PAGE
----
Send to

Choose Destination
Surg Endosc. 2013 Feb;27(2):384-9. doi: 10.1007/s00464-012-2492-0. Epub 2012 Aug 31.

Omental patch repair effectively treats perforated marginal ulcer following Roux-en-Y gastric bypass.

Author information

Department of Surgery, The Ohio State University, 548 Doan Hall, 410 W. 10th Ave, Columbus, OH 43210, USA.



Marginal ulcer formation remains a significant complication of Roux-en-Y gastric bypass (RYGB). Up to 1 % of all RYGB patients will develop free perforation of a marginal ulcer. Classically, this complication has required anastomotic revision; however, this approach is associated with significant morbidity. Several small series have suggested that omental patch repair may be effective. The aim of this study was to examine the management of perforated marginal ulcers following RYGB.


All patients who underwent operative intervention for perforated ulcers between 2003 and 2011 were reviewed. Those with a history of RYGB with perforation of a marginal ulcer were included in the analysis. Data collected included operative approach, operative time, blood loss, length of hospital stay, complications, smoking history, and steroid or NSAID use.


From January 2003 to December 2011, a total of 1,760 patients underwent RYGB at our institution. Eighteen (0.85 %) developed perforation of a marginal ulcer. Three patients' original procedure was performed at another institution. Eight patients (44 %) had at least one risk factor for ulcer formation. Treatment included omental patch repair (laparoscopic, n = 7; open, n = 9) or anastomotic revision (n = 2). Compared to anastomotic revision, omental patch repair had shorter OR time (101 ± 57 vs. 138 ± 2 min), decreased estimated blood loss (70 ± 72 vs. 250 ± 71 mL), and shorter total length of stay (5.6 ± 1.4 vs. 11.0 ± 5.7 days).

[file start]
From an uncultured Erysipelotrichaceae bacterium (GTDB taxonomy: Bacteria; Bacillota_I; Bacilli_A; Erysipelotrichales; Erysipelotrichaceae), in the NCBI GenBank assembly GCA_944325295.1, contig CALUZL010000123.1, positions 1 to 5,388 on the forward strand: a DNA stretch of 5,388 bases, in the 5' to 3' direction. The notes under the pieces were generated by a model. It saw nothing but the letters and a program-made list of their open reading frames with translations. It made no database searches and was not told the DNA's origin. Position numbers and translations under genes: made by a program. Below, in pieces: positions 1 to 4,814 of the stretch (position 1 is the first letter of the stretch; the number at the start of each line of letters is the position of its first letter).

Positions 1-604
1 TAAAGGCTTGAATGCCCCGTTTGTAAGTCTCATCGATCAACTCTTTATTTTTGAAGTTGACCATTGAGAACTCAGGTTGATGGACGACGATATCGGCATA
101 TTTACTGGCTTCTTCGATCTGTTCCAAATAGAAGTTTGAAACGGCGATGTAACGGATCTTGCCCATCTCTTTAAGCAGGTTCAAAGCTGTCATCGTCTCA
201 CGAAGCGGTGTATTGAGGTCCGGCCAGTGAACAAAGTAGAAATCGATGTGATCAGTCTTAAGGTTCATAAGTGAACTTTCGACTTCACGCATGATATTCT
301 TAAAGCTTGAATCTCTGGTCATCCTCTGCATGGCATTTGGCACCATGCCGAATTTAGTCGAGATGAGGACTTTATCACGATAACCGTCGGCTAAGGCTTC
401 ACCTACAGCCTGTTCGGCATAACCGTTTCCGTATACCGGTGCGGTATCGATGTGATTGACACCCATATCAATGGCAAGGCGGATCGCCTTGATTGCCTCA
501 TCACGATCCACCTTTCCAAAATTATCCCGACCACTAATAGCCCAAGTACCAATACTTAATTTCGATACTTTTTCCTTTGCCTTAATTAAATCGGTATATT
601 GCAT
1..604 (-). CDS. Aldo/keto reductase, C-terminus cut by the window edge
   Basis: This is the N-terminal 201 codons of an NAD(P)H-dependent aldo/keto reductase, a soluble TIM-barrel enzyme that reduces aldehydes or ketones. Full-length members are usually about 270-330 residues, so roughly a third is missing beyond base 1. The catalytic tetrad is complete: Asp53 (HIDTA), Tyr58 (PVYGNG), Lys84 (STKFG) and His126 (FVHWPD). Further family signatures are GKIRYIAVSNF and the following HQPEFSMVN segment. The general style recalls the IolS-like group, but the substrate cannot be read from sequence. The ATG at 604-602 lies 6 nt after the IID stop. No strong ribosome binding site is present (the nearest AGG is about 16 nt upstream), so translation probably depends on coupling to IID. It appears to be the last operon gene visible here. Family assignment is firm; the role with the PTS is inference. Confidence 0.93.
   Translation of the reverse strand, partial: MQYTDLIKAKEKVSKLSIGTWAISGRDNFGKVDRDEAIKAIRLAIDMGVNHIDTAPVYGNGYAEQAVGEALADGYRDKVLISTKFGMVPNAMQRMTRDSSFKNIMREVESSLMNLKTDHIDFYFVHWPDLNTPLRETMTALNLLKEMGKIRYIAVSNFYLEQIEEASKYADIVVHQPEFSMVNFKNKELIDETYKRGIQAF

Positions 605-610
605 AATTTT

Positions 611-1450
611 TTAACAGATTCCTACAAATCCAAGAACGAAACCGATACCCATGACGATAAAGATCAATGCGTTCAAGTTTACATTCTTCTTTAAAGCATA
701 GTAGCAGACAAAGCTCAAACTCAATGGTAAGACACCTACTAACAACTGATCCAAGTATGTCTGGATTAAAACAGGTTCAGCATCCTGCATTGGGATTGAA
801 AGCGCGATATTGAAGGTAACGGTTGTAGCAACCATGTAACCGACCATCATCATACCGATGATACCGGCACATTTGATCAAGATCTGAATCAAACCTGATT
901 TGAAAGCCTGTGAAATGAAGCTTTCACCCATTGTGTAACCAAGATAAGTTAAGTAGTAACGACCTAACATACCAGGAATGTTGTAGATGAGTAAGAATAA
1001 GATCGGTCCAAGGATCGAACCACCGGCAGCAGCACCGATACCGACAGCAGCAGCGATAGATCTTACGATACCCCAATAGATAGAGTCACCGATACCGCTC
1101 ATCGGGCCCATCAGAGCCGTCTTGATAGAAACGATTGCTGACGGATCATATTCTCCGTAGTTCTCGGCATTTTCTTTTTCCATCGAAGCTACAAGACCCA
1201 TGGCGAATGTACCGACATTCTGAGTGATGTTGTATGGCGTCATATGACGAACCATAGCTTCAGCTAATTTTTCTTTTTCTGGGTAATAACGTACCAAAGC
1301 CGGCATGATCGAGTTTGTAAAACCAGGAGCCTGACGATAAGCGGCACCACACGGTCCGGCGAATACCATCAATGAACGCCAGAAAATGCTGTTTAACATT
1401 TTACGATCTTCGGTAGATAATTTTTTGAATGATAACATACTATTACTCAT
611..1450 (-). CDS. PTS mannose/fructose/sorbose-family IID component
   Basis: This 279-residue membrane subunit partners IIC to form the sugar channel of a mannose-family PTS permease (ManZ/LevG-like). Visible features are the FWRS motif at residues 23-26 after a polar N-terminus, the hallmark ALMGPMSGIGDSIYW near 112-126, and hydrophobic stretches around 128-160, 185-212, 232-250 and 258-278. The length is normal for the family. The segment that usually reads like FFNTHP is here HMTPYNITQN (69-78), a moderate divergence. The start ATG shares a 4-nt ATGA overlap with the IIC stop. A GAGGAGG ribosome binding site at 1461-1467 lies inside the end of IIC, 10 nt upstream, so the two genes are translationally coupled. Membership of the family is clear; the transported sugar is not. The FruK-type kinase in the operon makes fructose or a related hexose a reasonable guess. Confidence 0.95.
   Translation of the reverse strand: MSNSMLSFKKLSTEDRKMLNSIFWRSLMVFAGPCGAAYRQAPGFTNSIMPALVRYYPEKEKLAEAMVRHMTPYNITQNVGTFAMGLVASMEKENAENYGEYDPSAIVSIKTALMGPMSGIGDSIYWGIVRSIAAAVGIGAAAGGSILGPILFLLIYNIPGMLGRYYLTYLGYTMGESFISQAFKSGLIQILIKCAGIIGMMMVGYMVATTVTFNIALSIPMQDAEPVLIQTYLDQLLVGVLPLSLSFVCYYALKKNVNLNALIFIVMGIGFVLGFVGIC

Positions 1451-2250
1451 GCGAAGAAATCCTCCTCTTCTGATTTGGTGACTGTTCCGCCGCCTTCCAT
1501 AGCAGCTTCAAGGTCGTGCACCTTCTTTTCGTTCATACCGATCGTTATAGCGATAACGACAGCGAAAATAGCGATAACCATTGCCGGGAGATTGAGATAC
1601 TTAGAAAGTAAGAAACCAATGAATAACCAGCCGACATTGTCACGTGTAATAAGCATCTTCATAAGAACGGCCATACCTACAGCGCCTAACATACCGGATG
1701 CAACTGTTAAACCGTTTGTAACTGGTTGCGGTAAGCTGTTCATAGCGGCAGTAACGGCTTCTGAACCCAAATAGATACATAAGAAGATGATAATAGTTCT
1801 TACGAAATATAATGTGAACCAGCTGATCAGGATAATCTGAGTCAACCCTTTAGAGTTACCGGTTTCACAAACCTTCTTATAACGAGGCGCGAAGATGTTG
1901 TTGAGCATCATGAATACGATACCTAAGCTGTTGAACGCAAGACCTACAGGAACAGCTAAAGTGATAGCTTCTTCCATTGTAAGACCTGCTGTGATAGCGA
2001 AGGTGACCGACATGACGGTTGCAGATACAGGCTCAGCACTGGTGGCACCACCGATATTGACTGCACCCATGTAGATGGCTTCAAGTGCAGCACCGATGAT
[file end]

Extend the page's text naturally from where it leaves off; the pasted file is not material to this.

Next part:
Perforated marginal ulcer represents a significant complication of RYGB. Patients should be educated to reduce risk factors for perforation, as prolonged proton pump inhibitor therapy may not prevent this complication in a patient with even just one risk factor. In our sample population we found laparoscopic or open omental patch repair to be a safe and effective treatment for this condition and it was associated with decreased operative time, blood loss, and length of stay.

[Indexed for MEDLINE]

Supplemental Content

Full text links

Icon for Springer
Loading ...
Support Center